Daedalus and Icarus

Hands

In Language by Sihan Tan

Upon the eternal sunset of life, I turn to you and ask, would you like to hold hands?

Some of you nodded and held hands in a circle. But that’s not enough. We need a bigger circle.

I repeat my request but you don’t seem to be listening. It’s as if the end of the world means something to you. You with your regrets and private grief. Why do you bear such attitudes? Do you not understand universal endings?

We are holding hands now – not for support, not to celebrate, but as a reminder of our history. A legacy indebted to hands.

Our hands have felt the wombs of our mothers. As children, teething and suckling, we sought the innocence of our thumbs. Even before we opened our eyes at birth, our hands were first to discover the weightlessness of a new world – so as to understand, right from the start, that all our hands were meant to fill invisible voids.

Our hands bear our souls, our fingertips gateways to unraveling the material world, probing like nocturnal creatures, to move and be moved and emerge experienced. But between days of industry and nights of unrest, your hands begin to feel to you like that life you have: forever grasping for some meaning in all activities when there is none.

To spend so much time staring at the back of our hands, peeling this great onion of life, only to fumble helplessly when the layers fold back.

What crafts can be made to fill the home you’ve lost? What dishes can be put together to ease the pain of a dying man? The number of lives you’ve dirtied your hands with. Hands unable to possess time or to hold onto emotions. Hands finding it easier to take lives than to save them.

But we try, for meaning anyway, and our hands follow.

Hands on a drink, hands on the wheel. Hands that dared to meet strangers, hands eager to rekindle friendships though it’s only been a day. Hands that find each other, under sheets, going limp under the spell of a lover’s dream into the morning light. And then the sudden parting of those hands, the silence before you realize it’s already the end of the affair and you suffer as you would an incurable disease, left to reminisce the last moments of vigour. Do you shun or depend upon the hands of others? The steady hands of a doctor, the shaking hands of an armed soldier and the beggar at your feet. Cupping charity, cupping books, cupping breasts.

The blind have only their hands. True lovers never forget them — marriage worn so proudly in twinkling bands, widening those gaps between our fingers to let slip year after year of some mythical potential. Hands to sculpt our vanity, hands to feed our hunger and the carnival of desires. Those gesticulations of ours so keen to demonstrate an existence too minor, too insipid for any considerations of immortality. Our palms bear no fortune, as they open only to hide our shame. Any itch for more, what is the sole function of our nails but to scratch at dreams?

All textures in life are of blood and blossoms. Nothing stays whole – nothing sticks to you. To be borne from ruins, to hurt yourself fixing those ruins. Have you saluted the ancient hands that invented this world?

We have traveled with our hands — sunbaked and through time as snowflakes wither upon touch, our skin wrinkling like old fruit. Patterns weaved into our lives. The pokes, the knocks, a nudge, a touch. Caressing faces. Caressing faces on pictures. Pulling away from nature and the unknown. In your darkest hour, do you not search with your hands?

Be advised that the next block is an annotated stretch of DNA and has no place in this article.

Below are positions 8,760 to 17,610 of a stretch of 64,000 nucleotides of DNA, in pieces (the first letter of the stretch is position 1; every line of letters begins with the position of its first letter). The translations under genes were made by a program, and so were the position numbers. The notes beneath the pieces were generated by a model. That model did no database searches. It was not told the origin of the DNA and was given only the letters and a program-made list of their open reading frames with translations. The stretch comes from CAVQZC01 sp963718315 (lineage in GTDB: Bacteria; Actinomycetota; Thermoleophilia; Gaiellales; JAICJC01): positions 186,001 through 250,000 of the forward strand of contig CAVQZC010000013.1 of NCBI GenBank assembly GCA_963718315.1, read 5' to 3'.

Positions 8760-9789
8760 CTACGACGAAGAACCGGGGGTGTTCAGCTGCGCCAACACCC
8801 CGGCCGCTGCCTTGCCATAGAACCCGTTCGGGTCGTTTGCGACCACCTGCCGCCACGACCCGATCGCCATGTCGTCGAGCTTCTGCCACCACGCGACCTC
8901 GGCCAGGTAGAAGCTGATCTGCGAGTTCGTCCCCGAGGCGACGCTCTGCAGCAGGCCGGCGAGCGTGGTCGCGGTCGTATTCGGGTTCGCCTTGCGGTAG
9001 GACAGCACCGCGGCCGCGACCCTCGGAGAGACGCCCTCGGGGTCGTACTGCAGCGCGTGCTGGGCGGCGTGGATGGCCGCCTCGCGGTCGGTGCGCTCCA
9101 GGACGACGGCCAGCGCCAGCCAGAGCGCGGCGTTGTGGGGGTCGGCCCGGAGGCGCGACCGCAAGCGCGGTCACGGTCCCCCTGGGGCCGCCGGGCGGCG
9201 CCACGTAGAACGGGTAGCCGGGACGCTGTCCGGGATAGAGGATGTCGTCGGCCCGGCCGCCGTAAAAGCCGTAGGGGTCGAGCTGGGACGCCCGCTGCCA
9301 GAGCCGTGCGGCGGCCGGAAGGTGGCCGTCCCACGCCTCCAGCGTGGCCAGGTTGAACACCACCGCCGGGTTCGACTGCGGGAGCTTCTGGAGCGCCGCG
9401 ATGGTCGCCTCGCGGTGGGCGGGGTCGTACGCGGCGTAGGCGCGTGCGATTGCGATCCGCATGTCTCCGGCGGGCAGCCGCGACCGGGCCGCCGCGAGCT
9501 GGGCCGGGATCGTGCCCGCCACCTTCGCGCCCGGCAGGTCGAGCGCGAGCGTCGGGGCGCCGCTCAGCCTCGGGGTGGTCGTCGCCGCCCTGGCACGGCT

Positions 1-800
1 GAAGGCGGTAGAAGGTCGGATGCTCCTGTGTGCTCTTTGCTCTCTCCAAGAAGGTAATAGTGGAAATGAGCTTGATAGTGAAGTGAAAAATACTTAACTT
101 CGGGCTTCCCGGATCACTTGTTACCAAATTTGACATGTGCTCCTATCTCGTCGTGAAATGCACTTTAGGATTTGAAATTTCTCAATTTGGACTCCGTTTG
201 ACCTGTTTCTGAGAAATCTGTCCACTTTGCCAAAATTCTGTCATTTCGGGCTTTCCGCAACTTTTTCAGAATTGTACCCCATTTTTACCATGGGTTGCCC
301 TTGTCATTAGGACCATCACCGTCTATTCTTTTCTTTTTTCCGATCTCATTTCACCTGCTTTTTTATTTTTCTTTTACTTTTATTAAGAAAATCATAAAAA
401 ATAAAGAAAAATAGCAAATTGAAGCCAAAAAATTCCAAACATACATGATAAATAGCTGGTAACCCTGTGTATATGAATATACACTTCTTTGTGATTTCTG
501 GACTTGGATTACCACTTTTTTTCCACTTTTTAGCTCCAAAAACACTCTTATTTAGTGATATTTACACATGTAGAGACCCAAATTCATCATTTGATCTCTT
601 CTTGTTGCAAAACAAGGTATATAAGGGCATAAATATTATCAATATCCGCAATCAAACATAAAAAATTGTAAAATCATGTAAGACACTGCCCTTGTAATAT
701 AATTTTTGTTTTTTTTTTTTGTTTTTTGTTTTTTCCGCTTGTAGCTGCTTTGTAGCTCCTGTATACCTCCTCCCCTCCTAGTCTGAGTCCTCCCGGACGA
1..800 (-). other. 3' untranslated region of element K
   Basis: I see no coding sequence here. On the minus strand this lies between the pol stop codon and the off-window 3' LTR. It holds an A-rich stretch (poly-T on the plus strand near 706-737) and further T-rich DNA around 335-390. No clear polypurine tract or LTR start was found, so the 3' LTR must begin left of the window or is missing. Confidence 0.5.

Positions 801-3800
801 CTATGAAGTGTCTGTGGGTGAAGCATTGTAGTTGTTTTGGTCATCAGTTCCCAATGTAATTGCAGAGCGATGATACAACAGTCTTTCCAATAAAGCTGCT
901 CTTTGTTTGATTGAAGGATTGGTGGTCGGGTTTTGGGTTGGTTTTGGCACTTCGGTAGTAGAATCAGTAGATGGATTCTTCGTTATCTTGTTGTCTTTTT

Do you shun or depend upon the hands of others?

To spend so much time staring at the back of our hands, peeling this great onion of life, only to fumble helplessly when the layers fold back. The unspoilt sun, our fingers fragment under its spectral light — is it grace? Was there once joy? Spurn any comparison with the wings of a swan for our hands remain prisoners to touch. They are flightless birds, body heavy and soiled. And so we touch each other, now and again, to accumulate a mountain of contacts, fooling ourselves into thinking that we were loved and loved again. Hearts can’t be broken by hands but such is the disquiet of our swindled hearts: our hands become fists too readily, sparring an internal violence. We now have three hearts, the beating ones having convinced the hearts at the ends of our hands just as a purpose might evangelise a martyr.

Do you refuse to worship hands unable to build a better world, to prevent this end?

Hope has flashed us by. Death brings upon an unknowable perfection, just as we who have never known freedom or flight. Join us and spare your hands from the scattered waste of your life. All movement shall come to a grand standstill. For when your hands are in someone else’s, they cease to belong to you or your neighbours. They become the bridge that connects us. A neutral exception — our hands are finally free from bondage.

So empty your hearts as we await the splendid end. I notice our circle becoming bigger. You are repenting. You seem to finally understand. Do hurry, those who are left behind, for when the head of the circle eats its tail, don’t gesture to me about being alone.

– Cosmic Bridge to the Sun, 0030 hours to Year 0000

Image credits: 1. ‘Daedalus and Icarus’, Orazio Riminaldi (1586-1631) – photo by Ulrich Birkmaier. 2. Still from Shi Gan (2006), Kim Ki-Duk.

About the Author
Sihan Tan

Sihan Tan

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Sihan is misplaced in New York City. He is affiliated with Columbia University and will be the new online fiction editor for the Columbia Journal. Sihan also came in second for the recent Golden Point Awards 2015. He practises fiction, non-fiction and misfiction.

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